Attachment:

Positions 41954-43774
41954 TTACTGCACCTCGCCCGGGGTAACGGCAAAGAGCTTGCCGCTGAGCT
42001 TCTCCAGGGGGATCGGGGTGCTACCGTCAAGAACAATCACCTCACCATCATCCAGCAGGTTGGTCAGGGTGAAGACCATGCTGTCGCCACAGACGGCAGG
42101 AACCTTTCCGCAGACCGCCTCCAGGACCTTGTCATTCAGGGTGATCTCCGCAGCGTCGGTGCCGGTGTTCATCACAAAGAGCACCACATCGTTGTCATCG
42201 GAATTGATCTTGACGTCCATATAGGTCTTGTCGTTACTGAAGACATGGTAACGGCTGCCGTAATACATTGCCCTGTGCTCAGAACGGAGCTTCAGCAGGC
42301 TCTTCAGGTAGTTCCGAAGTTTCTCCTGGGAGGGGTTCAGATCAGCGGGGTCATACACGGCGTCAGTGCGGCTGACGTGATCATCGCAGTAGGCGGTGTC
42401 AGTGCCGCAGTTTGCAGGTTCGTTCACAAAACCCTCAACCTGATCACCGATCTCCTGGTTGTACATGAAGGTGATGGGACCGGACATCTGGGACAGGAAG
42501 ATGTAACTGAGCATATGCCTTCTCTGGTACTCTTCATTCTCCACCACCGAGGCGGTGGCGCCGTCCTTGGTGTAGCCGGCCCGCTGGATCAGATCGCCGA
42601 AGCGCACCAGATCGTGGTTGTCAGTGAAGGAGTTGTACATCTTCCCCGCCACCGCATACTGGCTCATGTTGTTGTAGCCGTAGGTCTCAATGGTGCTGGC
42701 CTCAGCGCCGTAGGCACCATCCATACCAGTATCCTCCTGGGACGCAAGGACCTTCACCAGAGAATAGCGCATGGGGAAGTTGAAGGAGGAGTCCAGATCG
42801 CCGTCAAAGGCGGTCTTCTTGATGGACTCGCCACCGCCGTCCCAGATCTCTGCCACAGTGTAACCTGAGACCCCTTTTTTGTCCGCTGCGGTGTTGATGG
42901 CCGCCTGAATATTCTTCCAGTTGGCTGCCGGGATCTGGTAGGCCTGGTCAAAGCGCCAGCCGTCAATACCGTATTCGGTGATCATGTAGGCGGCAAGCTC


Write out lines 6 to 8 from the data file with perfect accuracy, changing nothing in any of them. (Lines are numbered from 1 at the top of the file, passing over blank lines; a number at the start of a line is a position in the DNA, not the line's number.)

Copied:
42301 TCTTCAGGTAGTTCCGAAGTTTCTCCTGGGAGGGGTTCAGATCAGCGGGGTCATACACGGCGTCAGTGCGGCTGACGTGATCATCGCAGTAGGCGGTGTC
42401 AGTGCCGCAGTTTGCAGGTTCGTTCACAAAACCCTCAACCTGATCACCGATCTCCTGGTTGTACATGAAGGTGATGGGACCGGACATCTGGGACAGGAAG
42501 ATGTAACTGAGCATATGCCTTCTCTGGTACTCTTCATTCTCCACCACCGAGGCGGTGGCGCCGTCCTTGGTGTAGCCGGCCCGCTGGATCAGATCGCCGA